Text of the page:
Mac DeMarco, a 22-year-old singer songwriter from Montreal, is one of the more intriguing and, indeed, gifted musicians to emerge form Canada’s lo-fi indie rock scene. Having released a number of scrappy low-key cassette releases last year under the moniker Makeout Videotape, DeMarco reverted to making music under his own name and signed with Brooklyn’s esteemed Captured Tracks label. Following the Rock N Roll Night Club EP, released earlier this year, comes DeMarco’s curiously titled debut, 2. It offers a beguiling introduction into the singular world that DeMarco inhabits.
DeMarco is a musician who sounds far older than his years. 2’s cover features a broadly grinning, incredibly youthful DeMarco guitar in hand offering a peace sign. The image is very cheesy but perfectly fits into his aesthetic. The album straddles a thin divide between melodically sweet, naïve pop and a darker kind of melancholy. There is a hidden depth to much of 2 which belies the outwardly bright nature of many of the songs and the cheesily trad imagery.
The comparison most used when discussing DeMarco is Jonathan Richman. There are undoubted similarities – both artists are adept at making stripped back, slightly naïve and brilliantly melodic guitar rock. Songs like the jazzy guitar swing of Cooking Up Something Good and the gilding Freaking Out The Neighbourhood are nigh on perfect pieces of old-time sun kissed guitar pop. There is a something a little bit weirder though with DeMarco, a slight sense of subversion that hangs in the background, making much of 2 reminiscent of Ariel Pink‘s work at its most accessible. Whereas Pink’s work can often feel like a joke played on the audience, DeMarco’s songs are more heartfelt and lyrically direct. My Kind Of Woman deals with an age old pop theme of unrequited love and it sees a lambent guitar figure accompanying DeMarco’s yearning pleading to the girl of his dream whom he wishes to “Show me your world”. His resigned and deflated voice suggests he believes it may never happen.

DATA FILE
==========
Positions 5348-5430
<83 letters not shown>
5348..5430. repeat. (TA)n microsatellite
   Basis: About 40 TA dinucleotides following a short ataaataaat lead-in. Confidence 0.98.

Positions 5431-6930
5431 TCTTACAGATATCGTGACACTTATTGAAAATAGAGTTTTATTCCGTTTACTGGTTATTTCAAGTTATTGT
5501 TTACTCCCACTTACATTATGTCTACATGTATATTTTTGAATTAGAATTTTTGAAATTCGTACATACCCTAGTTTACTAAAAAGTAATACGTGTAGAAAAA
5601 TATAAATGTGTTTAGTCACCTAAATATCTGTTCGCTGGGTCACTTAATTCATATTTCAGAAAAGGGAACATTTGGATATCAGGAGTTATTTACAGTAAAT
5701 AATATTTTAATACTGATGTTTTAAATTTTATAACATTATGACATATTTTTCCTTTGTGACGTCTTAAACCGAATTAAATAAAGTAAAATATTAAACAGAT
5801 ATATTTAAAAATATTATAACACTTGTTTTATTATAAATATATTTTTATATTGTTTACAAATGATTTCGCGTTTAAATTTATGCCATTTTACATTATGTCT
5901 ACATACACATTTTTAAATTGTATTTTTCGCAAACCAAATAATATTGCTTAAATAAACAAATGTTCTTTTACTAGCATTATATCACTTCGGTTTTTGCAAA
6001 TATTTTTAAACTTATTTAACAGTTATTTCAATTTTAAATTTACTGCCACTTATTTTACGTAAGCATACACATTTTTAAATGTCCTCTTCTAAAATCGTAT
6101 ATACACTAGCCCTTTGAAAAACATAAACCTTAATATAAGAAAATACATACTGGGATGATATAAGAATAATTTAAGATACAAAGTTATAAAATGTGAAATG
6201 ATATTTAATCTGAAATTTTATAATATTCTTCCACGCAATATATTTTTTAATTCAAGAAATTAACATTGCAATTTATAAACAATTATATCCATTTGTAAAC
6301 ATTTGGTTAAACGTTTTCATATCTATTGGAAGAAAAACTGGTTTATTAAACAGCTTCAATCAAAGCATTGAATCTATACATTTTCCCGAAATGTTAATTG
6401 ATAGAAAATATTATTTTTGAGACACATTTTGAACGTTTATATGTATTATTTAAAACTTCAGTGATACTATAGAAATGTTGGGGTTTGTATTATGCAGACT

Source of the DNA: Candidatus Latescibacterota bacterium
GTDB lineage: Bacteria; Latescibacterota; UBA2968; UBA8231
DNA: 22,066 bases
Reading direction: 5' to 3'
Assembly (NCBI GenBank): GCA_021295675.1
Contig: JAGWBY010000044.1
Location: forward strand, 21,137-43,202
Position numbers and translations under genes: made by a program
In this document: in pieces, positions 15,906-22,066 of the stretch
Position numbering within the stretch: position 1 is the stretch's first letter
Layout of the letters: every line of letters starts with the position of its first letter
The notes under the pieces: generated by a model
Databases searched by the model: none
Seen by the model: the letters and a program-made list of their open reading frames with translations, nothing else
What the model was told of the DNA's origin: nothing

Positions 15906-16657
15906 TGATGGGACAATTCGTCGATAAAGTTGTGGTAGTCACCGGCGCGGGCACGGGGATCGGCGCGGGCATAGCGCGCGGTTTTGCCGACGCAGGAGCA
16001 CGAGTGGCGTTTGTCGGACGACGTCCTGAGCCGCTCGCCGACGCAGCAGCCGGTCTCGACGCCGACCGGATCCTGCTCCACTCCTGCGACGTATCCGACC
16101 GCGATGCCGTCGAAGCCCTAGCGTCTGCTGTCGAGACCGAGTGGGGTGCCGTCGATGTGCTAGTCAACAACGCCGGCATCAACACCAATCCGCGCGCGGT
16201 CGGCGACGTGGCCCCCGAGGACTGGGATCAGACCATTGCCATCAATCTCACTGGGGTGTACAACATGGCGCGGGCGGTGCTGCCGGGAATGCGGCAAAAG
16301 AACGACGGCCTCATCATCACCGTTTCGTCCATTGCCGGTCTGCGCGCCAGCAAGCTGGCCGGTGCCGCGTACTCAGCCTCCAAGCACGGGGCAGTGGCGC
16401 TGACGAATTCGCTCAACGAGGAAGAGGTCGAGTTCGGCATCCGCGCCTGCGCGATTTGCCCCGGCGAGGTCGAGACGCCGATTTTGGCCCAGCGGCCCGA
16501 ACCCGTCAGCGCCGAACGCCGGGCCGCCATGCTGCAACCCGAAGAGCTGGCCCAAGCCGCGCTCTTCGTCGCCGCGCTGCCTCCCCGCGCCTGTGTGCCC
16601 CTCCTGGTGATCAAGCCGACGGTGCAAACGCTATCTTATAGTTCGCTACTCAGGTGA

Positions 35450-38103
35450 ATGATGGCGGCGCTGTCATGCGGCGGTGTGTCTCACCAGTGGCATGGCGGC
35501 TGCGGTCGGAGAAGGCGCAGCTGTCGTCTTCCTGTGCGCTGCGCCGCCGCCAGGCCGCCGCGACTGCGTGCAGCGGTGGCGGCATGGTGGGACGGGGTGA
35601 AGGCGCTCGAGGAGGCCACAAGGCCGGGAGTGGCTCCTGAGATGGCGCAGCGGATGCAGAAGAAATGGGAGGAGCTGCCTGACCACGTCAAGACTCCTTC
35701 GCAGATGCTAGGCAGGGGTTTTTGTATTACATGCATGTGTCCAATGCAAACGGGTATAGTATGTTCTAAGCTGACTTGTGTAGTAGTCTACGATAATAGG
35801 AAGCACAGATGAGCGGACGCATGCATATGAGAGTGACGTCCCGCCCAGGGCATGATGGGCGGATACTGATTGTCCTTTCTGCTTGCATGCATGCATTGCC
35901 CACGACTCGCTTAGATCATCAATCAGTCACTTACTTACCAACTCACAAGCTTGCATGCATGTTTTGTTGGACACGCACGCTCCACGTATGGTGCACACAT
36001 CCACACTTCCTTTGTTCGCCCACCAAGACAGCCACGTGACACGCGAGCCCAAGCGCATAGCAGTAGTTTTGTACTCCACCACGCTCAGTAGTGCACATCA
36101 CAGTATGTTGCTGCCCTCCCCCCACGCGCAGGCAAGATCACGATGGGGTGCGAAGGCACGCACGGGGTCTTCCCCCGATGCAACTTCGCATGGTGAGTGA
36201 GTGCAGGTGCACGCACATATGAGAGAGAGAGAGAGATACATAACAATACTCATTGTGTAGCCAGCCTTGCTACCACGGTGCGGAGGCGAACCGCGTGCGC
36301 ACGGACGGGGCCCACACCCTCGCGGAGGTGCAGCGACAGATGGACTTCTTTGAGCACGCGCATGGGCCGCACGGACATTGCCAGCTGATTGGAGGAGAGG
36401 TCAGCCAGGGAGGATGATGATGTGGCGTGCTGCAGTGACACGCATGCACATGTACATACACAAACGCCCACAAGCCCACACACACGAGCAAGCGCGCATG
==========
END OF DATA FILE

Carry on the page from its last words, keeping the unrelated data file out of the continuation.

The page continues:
DeMarco shows himself throughout the album to be a songwriter of real potential. Each song tells a distinct story. Opening track Cooking Up Something Good tells an engaging tale of family dysfunction: “Daddy’s on the sofa, pride of the neighbourhood.” The song is actually a rather sad tale about the apparent futility of suburban life with daddy actually making drugs in his basement. There is an inescapable sense of sadness in DeMarco’s delivery of the key line: “When life moves this slowly, just try and let it go.”
A desire to escape appears again on The Stars Keep Calling My Name, a lightly shimmering piece of swaying guitar pop, which sees DeMarco proclaiming: ‘This town’s really taking its toll.” The downbeat lyrics are a real contrast to the joyous slide guitar lines. That contrast between melancholic lyrics and playful jauntiness is present throughout. A number of songs are embellished with mellifluous guitar lines and off kilter guitar inflections. The best of these is the outro of Ode To Viceroy, which sees DeMarco’s guitar spiralling off on a dizzying melodic tangent. For ostensibly lo-fi, cheaply recorded music DeMarco is a seriously impressive musician and guitarist. But for all his musical talent thought there is a slightness to the songs that leads to a few of them becoming a bit samey in terms of structure of form. This is a minor concern though; these are simply just great songs.
2 closes with an understated romantic ballad that underlines the heartfelt emotion at the centre of the album. DeMarco is painfully honest, what could come across as saccharine is instead quietly affecting. De Marco addresses a female companion and declares: “In time she’ll see that her and me are meant to be together.”
There is something unique about Mac DeMarco in 2012. His sound is very traditional in both form and style but there is a very refreshing quality at the heart of 2. That slight touch of intrigue and eccentricity makes this a gem of a debut.